Amazon / Whole Foods an unlikely perfect match

Amazon / Whole Foods an unlikely perfect match

Amazon announced the purchase of the natural and organic food market Whole Foods for a total $13.7 billion Friday.

            The retail giant made the decision to purchase the market due to its attempt to break into brick-and-mortar stores according to an article previously written, ironic since several retail stores have been hurt by the success of Amazon.

            Dr. Douglas Olsen, an associate professor of marketing at Arizona State University, feels the pair is a beautiful fit. “Whole Foods has a positive image,” Olsen said. “Whole Foods cares about their customers a lot”. Amazon cares about their customers as well, along with being efficient, where Whole Foods is not known for that, according to Olsen.

            Long time Whole Foods shopper Joan Westlake, Mesa Community College Institutional Advancement, has mixed feelings of the purchase. “I am concerned that the Whole Foods dedication to organic, sustainable living might be damaged,” Westlake said. “However, I feel Amazon is more of a potential steward to that concept as opposed to some of the mega-food conglomerates who have purchased organic dairies in the past and then damaged the brand by not following organic standards and even trying to get them changed, for the worse,” she added.  

Amazon plans on keeping Whole Foods intact, according to CNN Money,  but recent developments on Monday announced its plans for cashiers and prices.

            An article written by Business Insider explained Amazon plans on replacing cashiers with technology that does not require a human operator and price cuts to make the products more affordable for lower and middle incomes.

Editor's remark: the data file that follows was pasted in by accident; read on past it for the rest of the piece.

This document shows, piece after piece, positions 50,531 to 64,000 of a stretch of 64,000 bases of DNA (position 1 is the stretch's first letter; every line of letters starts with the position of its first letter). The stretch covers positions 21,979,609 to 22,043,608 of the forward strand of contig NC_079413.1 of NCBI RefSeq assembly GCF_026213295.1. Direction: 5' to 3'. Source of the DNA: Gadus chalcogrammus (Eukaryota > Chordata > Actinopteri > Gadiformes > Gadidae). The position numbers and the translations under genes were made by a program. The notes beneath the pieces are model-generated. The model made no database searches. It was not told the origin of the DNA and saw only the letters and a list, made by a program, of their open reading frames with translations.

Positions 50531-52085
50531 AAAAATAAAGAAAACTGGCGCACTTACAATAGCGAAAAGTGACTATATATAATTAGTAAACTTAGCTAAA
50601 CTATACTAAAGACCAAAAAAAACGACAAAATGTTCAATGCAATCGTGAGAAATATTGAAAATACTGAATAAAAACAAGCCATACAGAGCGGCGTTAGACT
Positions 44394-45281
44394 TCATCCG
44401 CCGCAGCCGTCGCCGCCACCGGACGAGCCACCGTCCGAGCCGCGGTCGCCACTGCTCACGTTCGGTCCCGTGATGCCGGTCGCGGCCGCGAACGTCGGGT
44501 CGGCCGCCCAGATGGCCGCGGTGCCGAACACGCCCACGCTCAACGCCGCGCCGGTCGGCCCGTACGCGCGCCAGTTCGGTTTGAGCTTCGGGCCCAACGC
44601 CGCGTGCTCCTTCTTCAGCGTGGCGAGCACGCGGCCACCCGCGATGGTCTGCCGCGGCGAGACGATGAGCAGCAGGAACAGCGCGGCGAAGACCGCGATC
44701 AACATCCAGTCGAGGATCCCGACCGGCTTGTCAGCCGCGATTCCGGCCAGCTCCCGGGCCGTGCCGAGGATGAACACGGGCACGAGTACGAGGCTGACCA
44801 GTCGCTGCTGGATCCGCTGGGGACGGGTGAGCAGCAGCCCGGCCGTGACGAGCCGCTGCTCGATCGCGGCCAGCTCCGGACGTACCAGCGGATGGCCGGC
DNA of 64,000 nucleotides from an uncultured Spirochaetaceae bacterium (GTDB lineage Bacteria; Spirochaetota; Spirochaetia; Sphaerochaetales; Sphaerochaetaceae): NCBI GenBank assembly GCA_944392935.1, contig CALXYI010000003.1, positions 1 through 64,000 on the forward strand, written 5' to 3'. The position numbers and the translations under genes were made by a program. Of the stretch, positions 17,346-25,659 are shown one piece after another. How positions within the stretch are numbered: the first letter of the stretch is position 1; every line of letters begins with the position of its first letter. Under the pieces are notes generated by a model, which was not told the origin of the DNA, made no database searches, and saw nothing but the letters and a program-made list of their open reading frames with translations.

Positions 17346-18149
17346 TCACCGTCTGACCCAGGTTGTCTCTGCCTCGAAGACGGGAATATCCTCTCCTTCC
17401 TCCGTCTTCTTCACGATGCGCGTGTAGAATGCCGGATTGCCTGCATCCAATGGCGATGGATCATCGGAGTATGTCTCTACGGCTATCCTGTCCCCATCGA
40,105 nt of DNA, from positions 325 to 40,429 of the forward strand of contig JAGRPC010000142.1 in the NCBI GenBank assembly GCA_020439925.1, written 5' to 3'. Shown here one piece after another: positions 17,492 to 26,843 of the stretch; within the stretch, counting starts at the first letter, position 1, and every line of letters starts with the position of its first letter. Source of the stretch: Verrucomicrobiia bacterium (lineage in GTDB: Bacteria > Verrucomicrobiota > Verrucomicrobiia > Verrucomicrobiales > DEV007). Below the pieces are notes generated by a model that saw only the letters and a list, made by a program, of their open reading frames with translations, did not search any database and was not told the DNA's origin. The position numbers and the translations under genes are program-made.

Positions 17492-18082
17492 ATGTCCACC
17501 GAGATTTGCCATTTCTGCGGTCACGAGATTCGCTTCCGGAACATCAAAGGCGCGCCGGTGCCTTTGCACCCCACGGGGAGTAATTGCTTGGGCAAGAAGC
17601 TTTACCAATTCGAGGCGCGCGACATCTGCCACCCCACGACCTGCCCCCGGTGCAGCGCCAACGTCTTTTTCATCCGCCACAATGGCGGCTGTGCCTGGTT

“Price is the easiest thing to compete on,” Olsen said. It is easy to change the price of items, but it’s the mindset of the higher price, better quality of food, which may cause Whole Foods to lose a little on that front but not much, he added.

            An alternative to just lowering the prices would be giving customers the ability to buy in larger bulk so prices are more affordable, Westlake said.  

            According to Olsen, Whole Foods has created a culture of its own. Westlake is a long time member of the unique Whole Foods culture and hopes that changes that Amazon creates do not stray too far from it.  Westlake said “Community involvement and local events are important.” in keeping with the culture.

            When the Whole Foods in Chandler was contacted about the speculated job cuts and the recent purchase, store manager shared that she was unable to comment on either.

Amazon is no stranger to groceries as they offer to Amazon Prime members the ability to shop for groceries and household products with Prime Pantry. “Prime Pantry allows Amazon to expand its selection and offer thousands of items to Prime Members that are cost prohibitive to ship for free individually,” according to Amazon’s website.

            “I enjoy shopping in person,” Westlake said. “I want to pick my own produce and find items on sale or special that you can’t see unless you are walking in the store. “I might use a delivery service if I needed something specific and didn’t have time to go pick it up…personal delivery is of no interest to me,” she added.

Amazon also hopes to open a series of Amazon Go stores, which is “…a new kind of store with no checkout required.” We created the world’s most advanced shopping technology so you never have to wait in line. With our Just Walk Out Shopping experience, simply use the Amazon Go app to enter the store, take the products you want, and go! No lines, no checkout,” according to their website. The first of the stores opened in December in Seattle.

Westlake plans on continuing to shop at Whole Foods due to the wider variety of products they have, “They have some things you can’t find anywhere else and I find new things to like and enjoy when I shop,” she said. “ I see the leadership of two entities being visionaries and similar enough to mold Whole Foods into Amazon.”

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